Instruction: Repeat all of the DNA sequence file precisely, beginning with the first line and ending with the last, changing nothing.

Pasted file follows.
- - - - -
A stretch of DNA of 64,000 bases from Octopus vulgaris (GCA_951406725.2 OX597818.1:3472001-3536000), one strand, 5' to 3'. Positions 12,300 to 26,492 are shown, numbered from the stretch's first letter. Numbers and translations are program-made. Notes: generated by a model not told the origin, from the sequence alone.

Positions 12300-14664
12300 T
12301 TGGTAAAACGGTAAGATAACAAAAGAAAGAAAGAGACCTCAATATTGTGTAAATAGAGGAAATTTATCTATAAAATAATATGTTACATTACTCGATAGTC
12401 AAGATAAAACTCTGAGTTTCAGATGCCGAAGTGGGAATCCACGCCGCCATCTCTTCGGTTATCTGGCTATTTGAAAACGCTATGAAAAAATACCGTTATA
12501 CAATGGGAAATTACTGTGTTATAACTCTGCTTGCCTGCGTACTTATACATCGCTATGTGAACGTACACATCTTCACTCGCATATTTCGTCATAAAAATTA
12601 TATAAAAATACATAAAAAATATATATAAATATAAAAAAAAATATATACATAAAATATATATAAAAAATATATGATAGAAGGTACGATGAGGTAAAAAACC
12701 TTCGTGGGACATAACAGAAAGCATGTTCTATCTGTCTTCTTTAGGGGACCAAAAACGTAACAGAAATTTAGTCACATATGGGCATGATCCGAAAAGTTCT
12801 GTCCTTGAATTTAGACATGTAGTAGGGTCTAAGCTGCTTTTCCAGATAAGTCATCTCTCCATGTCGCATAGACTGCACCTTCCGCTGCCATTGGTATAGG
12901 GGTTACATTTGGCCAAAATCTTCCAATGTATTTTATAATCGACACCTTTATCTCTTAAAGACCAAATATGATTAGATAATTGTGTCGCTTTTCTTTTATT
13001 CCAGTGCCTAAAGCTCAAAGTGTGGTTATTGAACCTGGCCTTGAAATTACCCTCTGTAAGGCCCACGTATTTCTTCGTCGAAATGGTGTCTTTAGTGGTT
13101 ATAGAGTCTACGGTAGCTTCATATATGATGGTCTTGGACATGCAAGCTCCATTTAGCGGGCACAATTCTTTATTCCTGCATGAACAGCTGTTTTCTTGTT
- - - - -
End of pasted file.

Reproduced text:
A stretch of DNA of 64,000 bases from Octopus vulgaris (GCA_951406725.2 OX597818.1:3472001-3536000), one strand, 5' to 3'. Positions 12,300 to 26,492 are shown, numbered from the stretch's first letter. Numbers and translations are program-made. Notes: generated by a model not told the origin, from the sequence alone.

Positions 12300-14664
12300 T
12301 TGGTAAAACGGTAAGATAACAAAAGAAAGAAAGAGACCTCAATATTGTGTAAATAGAGGAAATTTATCTATAAAATAATATGTTACATTACTCGATAGTC
12401 AAGATAAAACTCTGAGTTTCAGATGCCGAAGTGGGAATCCACGCCGCCATCTCTTCGGTTATCTGGCTATTTGAAAACGCTATGAAAAAATACCGTTATA
12501 CAATGGGAAATTACTGTGTTATAACTCTGCTTGCCTGCGTACTTATACATCGCTATGTGAACGTACACATCTTCACTCGCATATTTCGTCATAAAAATTA
12601 TATAAAAATACATAAAAAATATATATAAATATAAAAAAAAATATATACATAAAATATATATAAAAAATATATGATAGAAGGTACGATGAGGTAAAAAACC
12701 TTCGTGGGACATAACAGAAAGCATGTTCTATCTGTCTTCTTTAGGGGACCAAAAACGTAACAGAAATTTAGTCACATATGGGCATGATCCGAAAAGTTCT
12801 GTCCTTGAATTTAGACATGTAGTAGGGTCTAAGCTGCTTTTCCAGATAAGTCATCTCTCCATGTCGCATAGACTGCACCTTCCGCTGCCATTGGTATAGG
12901 GGTTACATTTGGCCAAAATCTTCCAATGTATTTTATAATCGACACCTTTATCTCTTAAAGACCAAATATGATTAGATAATTGTGTCGCTTTTCTTTTATT
13001 CCAGTGCCTAAAGCTCAAAGTGTGGTTATTGAACCTGGCCTTGAAATTACCCTCTGTAAGGCCCACGTATTTCTTCGTCGAAATGGTGTCTTTAGTGGTT
13101 ATAGAGTCTACGGTAGCTTCATATATGATGGTCTTGGACATGCAAGCTCCATTTAGCGGGCACAATTCTTTATTCCTGCATGAACAGCTGTTTTCTTGTT